“32 or 45mm gauge”
That’s a note in the IP Engineering website and their instructions advertising that the kit has been designed to suit either gauge track. Pretty cool.
When I read that I pictured somehow that 13mm difference was absorbed by just longer frame rails. Well, sort of…studying through some other parts I see they did what I would have done if I was designing to interpret a compromise like these two very different gauges. Proportionately increasing the major parts softens how obvious the difference would look without being too dramatic. But in my head I had scripted a different plan. One in which none of those decisions had been made and I’d just waltz in here, cut the frame back, and rock on. Nope. Life has another plan for me and for my little Lister.
“The parts range around twenty percent over size.”
“Get over it.”
That first thought was one from earlier today when I was bummed out that the kit hadn’t anticipated my big plan for it. I ran through the parts and compared them to my drawing and even wondered if this was my invitation to think about 7/8” scale models but I’m not sure this is that moment. 1/19 feels right and that’s the story I’m chasing through this. About twenty percent too big isn’t “too big” enough for 7/8’s anyway.
When I set out on this path my “plan” was build the kit making only minor changes. To make “build the kit” my priority because I want a 16mm scale Lister and because I haven’t made a model in an embarrassing amount of time and, more than anything, I want to do this. I had this great awakening of discovery and wisdom several weeks ago when I realised I could make the whole kit then gradually go back and remake it over and over again, gradually making each iteration a little better, like dialing in the focus on a camera lense. One Lister, gradually becoming a living record of what I’ve learned so far. This morning I was in a mood that was probably disappointment and a few equally immature emotions. I’m glad I’m learning to be patient here. I will get back to making this tomorrow and I will still narrow the frame rails like I always planned to but maybe not quite as much.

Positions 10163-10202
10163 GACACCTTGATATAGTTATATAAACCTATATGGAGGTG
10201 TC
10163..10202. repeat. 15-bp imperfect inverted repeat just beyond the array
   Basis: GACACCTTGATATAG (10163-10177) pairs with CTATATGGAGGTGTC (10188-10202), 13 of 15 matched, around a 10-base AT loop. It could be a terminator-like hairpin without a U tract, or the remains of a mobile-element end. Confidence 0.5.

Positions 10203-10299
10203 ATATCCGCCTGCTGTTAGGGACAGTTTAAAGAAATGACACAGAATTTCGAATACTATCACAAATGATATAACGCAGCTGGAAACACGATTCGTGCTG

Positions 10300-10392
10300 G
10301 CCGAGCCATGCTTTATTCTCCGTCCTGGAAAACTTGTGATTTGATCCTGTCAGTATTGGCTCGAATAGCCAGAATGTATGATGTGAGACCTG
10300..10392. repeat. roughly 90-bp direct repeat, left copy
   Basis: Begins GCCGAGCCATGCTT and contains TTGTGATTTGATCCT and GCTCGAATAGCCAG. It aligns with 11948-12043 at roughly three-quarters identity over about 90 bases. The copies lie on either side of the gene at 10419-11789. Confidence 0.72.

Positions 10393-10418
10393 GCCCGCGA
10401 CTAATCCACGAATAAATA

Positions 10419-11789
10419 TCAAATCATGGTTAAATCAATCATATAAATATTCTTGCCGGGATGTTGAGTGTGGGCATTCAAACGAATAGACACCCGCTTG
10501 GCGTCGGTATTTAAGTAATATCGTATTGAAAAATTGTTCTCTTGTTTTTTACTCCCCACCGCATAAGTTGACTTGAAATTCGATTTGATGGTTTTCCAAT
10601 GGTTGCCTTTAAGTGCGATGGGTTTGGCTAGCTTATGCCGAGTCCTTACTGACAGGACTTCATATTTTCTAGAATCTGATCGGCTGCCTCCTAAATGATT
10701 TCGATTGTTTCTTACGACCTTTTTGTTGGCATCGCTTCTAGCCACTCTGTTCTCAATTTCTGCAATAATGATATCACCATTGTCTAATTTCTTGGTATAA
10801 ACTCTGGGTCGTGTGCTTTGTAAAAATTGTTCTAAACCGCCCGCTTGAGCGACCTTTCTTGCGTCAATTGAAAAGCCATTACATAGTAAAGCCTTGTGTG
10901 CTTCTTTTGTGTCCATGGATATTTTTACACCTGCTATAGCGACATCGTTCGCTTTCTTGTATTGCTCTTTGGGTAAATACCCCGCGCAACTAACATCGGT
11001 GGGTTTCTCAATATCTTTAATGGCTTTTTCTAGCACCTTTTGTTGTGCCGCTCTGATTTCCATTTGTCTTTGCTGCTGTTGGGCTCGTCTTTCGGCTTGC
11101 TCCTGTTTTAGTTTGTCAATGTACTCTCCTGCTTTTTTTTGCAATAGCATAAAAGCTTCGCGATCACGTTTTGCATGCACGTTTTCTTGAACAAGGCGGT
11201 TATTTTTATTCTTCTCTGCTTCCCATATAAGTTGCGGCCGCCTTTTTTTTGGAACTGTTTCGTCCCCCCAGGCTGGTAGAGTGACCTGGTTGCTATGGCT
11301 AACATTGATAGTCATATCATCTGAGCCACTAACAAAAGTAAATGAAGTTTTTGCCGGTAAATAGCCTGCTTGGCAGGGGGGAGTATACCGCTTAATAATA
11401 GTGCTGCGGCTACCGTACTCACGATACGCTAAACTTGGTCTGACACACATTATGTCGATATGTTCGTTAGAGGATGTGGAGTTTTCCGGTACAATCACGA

The kit includes all the parts necessary to make it up and that’s wonderful. My kit actually includes two sets of wheels and two sets of axles. In the above drawing the kit’s wheels are B. They’re really big, in every way, but this kit is intended for use on outdoor layouts so would suit that just fine. I have several other wheel options here and, this evening, I thought I’d measure each:
IP Engineering wheels from the kit (B)
- Diameter wheel inside tread: 0.883”
- Flange depth: 0.085”
- Tread width: 0.185”
Slaters Hudson skip wheels (C)
- Diameter wheel inside tread: 0.625”
- Flange depth: 0.060”
- Tread width: 0.155”
Slaters 1/43.5 scale “Lowmac” wheels (A)
- Diameter wheel inside tread: 0.740”
- Flange depth: 0.040”
- Tread width: 0.115”
I measured diameter across the tread. The Merioneth (Roy Link) drawing indicates a 12” diameter wheel so the Slaters Hudson wheel would be ideal. They’re still quite wide but still narrower than the IP Engineering wheel and a smaller diameter. The Lowmac wheel is a little too large diameter but a very attractive narrow width. The Lowmac’s a very, very attractive option. The Lowmac wheel is too large a diameter but feels right considering everything else in the kit is about twenty percent too big anyway.
No actual building progress to share tonight but I wanted to share a moment of attitude adjustment (change). The most important thing to talk about tonight is a huge thank you to James. Without his amazing help and patient support I wouldn’t have any of these parts or the feeling this can be done.